A sharp partisan battle opened Saturday over whether President Obama should nominate a successor to the late Supreme Court Justice Antonin Scalia.
The news of Scalia’s death was a bombshell in an already lively election cycle, as both sides quickly recognized a story that would reverberate in the races for the House, Senate and presidency.
That wasn’t the case on Saturday.
GOP presidential candidates and Senate Majority Leader Mitch McConnellMitch McConnellSchumer blocks one-week stopgap funding bill Overnight Finance: Dems explore lawsuit against Trump | Full-court press for Trump tax plan | Clock ticks down to spending deadline Hundreds of former EPA employees blast Trump on climate change MORE (R-Ky.) had statements out within two hours of the Scalia news that mixed praise for the justice with calls for Obama to punt the decision to the next president.
“The American people should have a voice in the selection of their next Supreme Court justice,” McConnell said in a statement Saturday. “Therefore, this vacancy should not be filled until we have a new President.
Democrats argued that waiting until 2017 would be an unprecedented dereliction of duty, while some liberals asked why there was even a question about Obama offering up a nomination.
“The Senate has a constitutional responsibility here that it cannot abdicate for partisan political reasons,” Democratic presidential candidate Hillary ClintonHillary Rodham ClintonTrump on presidency: 'I thought it would be easier' Trump threatens to scrap 'horrible' South Korea trade deal New science-fiction book set in future where Clinton won MORE said in a statement.
She ripped Republicans, saying those “who are calling for Justice Scalia’s seat to remain vacant dishonor our Constitution.”
The reason for the outbursts was simple: The stakes are high.
A Supreme Court nomination fight would dominate Obama’s final year in office and send ripples throughout the 2016 presidential race. It could also help determine the majority of the Senate.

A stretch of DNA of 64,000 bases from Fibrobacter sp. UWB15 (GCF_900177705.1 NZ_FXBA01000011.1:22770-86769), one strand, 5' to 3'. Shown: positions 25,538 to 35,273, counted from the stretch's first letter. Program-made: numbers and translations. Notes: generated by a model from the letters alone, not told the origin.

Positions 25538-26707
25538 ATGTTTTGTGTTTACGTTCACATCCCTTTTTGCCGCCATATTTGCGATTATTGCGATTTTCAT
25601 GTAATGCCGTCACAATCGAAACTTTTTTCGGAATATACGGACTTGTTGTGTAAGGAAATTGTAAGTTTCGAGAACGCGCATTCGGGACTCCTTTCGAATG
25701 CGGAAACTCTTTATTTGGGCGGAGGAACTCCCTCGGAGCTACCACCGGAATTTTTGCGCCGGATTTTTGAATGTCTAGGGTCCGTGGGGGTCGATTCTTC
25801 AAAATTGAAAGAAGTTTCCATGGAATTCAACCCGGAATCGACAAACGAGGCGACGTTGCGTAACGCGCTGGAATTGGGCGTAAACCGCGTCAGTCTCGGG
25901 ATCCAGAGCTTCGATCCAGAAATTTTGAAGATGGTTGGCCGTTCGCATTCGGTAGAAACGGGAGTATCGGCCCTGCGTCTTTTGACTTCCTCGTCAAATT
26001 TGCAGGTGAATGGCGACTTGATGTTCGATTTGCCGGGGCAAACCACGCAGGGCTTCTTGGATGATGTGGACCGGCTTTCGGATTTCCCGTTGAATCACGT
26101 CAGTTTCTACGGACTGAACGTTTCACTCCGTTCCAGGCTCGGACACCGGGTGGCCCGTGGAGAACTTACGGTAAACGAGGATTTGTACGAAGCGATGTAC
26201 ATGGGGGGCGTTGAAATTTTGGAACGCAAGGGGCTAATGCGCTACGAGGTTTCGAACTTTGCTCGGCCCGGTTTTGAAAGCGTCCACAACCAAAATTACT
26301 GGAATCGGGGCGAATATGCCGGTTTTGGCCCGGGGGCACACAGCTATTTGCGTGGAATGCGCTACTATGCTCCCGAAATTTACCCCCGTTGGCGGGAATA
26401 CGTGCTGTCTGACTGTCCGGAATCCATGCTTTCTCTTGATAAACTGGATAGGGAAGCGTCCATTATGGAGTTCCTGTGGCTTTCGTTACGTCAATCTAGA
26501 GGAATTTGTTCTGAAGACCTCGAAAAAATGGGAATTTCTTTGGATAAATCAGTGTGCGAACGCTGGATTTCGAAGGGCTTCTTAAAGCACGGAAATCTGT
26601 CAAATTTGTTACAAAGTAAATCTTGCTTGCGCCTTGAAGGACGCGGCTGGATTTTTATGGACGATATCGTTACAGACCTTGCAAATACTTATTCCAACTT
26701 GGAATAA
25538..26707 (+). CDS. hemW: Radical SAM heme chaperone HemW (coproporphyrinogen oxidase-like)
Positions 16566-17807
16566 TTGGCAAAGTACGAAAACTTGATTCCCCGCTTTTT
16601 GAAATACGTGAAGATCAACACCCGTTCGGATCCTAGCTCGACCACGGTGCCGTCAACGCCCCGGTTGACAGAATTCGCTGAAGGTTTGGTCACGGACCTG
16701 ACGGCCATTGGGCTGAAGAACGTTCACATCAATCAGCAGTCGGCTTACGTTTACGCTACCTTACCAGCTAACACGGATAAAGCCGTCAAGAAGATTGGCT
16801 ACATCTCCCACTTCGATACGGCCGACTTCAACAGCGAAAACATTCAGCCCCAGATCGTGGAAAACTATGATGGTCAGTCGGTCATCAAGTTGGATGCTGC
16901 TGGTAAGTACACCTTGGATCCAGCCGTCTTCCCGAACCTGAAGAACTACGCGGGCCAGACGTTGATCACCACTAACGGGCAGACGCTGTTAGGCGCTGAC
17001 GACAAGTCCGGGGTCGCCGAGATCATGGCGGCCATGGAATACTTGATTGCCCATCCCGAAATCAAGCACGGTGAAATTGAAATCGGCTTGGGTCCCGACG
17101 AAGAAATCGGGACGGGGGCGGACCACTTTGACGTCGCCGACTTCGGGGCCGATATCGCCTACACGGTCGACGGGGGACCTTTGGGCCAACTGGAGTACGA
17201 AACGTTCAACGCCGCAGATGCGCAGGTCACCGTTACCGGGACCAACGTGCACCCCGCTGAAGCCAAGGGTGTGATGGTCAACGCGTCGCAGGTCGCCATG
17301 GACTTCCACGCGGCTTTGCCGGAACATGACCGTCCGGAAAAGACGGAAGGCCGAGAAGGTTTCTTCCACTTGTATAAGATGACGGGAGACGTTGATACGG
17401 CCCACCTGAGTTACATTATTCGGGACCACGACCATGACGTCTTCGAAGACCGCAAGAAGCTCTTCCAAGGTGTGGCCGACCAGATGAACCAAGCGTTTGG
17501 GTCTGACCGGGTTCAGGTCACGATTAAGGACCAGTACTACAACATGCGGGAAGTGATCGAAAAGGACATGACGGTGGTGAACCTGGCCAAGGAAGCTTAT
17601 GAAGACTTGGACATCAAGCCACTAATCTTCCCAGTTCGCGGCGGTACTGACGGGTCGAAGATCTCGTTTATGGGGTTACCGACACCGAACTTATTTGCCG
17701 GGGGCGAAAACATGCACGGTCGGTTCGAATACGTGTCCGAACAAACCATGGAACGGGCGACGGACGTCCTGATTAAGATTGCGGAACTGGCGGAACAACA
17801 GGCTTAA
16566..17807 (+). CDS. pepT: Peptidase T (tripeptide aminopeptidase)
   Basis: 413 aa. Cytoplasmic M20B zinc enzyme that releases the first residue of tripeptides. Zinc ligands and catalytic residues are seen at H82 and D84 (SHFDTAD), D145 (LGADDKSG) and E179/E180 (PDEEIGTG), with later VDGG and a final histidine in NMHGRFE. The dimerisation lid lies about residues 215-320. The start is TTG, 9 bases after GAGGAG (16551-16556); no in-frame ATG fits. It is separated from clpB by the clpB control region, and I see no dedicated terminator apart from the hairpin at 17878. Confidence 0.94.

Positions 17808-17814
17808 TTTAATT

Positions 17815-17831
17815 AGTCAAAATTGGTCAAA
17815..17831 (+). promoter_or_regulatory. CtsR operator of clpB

If the Senate does not confirm a nominee this year, it will mean that the leadership or direction of all three branches of the federal government will effectively be determined by voters in November.
Republican White House hopefuls, including Sens. Ted CruzTed CruzNet neutrality fight descends into trench warfare Secret Service: No guns at Trump NRA speech Cruz: Breaking up 9th Circuit Court ‘a possibility’ MORE (Texas) and Marco RubioMarco RubioOvernight Defense: Commander calls North Korea crisis 'worst' he's seen | Trump signs VA order | Dems push Trump to fill national security posts What’s with Trump’s spelling mistakes? Boeing must be stopped from doing business with Iran MORE (Fla.), echoed McConnell in calling for the next commander in chief to make the decision.
Sen. Chuck GrassleyChuck GrassleyComey to testify before Senate Judiciary Committee GOP to kill language exempting staff from new ObamaCare repeal bill House cyber chairman wants to bolster workforce MORE (R-Iowa), who leads the committee that would oversee a Supreme Court nomination, agreed.
“Given the huge divide in the country, and the fact that this president, above all others, has made no bones about his goal to use the courts to circumvent Congress and push through his own agenda, it only makes sense that we defer to the American people who will elect a new president to select the next Supreme Court justice,” the Judiciary Committee chairman said.
Democrats in the Senate are asking for a quick nomination.
“It would be unprecedented in recent history for the Supreme Court to go a year with a vacant seat,” Senate Majority Leader Harry ReidHarry ReidDraft House bill ignites new Yucca Mountain fight Week ahead: House to revive Yucca Mountain fight Warren builds her brand with 2020 down the road MORE (D-Nev.) said in a Saturday statement. “Failing to fill this vacancy would be a shameful abdication of one of the Senate's most essential Constitutional responsibilities.”
Reid’s office pointed out that a Democratic Senate confirmed Anthony Kennedy, a nominee of former President Reagan, to the Supreme Court in 1988, his final year in office. Kennedy was confirmed after Democrats killed the nomination of conservative jurist Robert Bork.
Democrats argued the court is facing too many important issues to leave only eight justices on the bench.
The court will hear cases this year on the legality of Obama’s executive actions on immigration, a Texas voting rights case and a challenge to the University of Texas’s affirmative action policies.
If there are not nine justices serving on the court, there is a real possibility those cases could result in a 4-4 tie, meaning that the lower court rulings would stand in each case.